That is according to the Mayor's Roads Task Force (RTF), which has published its findings after a year-long study.
As the capital gets more and more built up, roofing or lids will be needed over arterial roads to create new surface space and reconnect severed communities, the RTF's report suggests.
Further use of intelligent systems and technology are recommended to reduce delays at traffic signals, smooth traffic flows and provide road users with the best possible real-time information to help plan journeys.
Enhanced road links and new river crossings are also needed to support new developments, the report says.
The RTF also called for studies to investigate the potential for tolled road tunnels to replace surface capacity that could be used to improve the public realm and public transport and to encourage more walking and cycling journeys, while also enabling a more efficient and reliable strategic road network.
The £30bn required to make this happen is comparable to what is spent on the Tube and rail network, and to what other similar-sized cities spend on their road systems.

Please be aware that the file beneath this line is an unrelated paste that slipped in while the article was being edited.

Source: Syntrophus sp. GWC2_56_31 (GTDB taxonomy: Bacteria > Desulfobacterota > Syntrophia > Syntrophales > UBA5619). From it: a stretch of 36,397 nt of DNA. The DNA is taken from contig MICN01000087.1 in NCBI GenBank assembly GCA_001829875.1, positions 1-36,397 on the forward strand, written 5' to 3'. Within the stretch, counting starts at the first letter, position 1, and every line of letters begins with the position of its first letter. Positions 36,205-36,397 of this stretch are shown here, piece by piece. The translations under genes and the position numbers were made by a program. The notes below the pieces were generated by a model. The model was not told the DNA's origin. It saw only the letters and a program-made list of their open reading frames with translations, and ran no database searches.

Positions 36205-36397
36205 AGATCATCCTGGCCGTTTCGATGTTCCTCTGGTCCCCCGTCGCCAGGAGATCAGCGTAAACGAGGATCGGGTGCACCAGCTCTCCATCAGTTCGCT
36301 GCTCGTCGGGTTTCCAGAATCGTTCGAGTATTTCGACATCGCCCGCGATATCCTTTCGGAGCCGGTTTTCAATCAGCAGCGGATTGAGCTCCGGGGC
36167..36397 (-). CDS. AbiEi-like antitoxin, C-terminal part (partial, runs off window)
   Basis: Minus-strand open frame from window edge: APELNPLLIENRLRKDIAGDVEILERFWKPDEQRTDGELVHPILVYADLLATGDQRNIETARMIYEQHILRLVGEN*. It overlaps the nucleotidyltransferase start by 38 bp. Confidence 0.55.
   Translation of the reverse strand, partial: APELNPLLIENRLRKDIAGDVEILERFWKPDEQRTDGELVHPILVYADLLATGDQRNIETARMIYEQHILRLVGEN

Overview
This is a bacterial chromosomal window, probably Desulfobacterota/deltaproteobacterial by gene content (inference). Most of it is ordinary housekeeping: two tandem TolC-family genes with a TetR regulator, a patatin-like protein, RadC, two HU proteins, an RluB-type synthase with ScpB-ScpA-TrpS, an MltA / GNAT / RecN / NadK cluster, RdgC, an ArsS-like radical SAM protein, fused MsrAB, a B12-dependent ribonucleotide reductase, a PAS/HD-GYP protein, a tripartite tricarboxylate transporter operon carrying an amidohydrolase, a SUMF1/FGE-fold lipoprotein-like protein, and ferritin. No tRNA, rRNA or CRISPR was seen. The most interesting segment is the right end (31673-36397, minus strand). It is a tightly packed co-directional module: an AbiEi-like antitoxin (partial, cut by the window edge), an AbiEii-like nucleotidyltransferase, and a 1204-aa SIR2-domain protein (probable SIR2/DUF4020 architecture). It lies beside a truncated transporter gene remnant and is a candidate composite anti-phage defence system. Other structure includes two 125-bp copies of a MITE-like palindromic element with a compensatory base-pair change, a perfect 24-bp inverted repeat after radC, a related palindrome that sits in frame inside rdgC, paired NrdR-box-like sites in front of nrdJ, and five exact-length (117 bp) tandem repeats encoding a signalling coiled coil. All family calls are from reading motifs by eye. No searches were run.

Mayor of London Boris Johnson said he welcomed the report “and the bold approach it proposes”. He said: “For this great city to retain its global pre-eminence, it is essential we continue to invest and have the courage and vision to develop and drive forward innovative solutions.
“This is a fantastic contribution and I look forward to working with partners, including those represented on the RTF, in taking many of these ideas forward.”
Task force member David Leam, infrastructure director at business lobby group London First, said: “On rail, London is planning for future growth with bold projects like Crossrail 2. We now need to be similarly visionary for London's roads. With road congestion in London costing the UK economy £4bn a year, we need a radical new plan to keep London moving, including new road links and tunnels. Only in this way can we create the world class public spaces and revitalised high streets that will ensure London remains a globally competitive and attractive city.”
An example of building over main roads is, coincidentally, progressing well in Portsmouth at the moment, where BAM Construction is building the Somerstown Community Hub over the A2030 Winston Churchill Avenue (pictured below). By spanning the main road, it will tie together two parts of the community that are divided by the dual carriageway. This is a potential model for what the London Roads Task Force is recommending.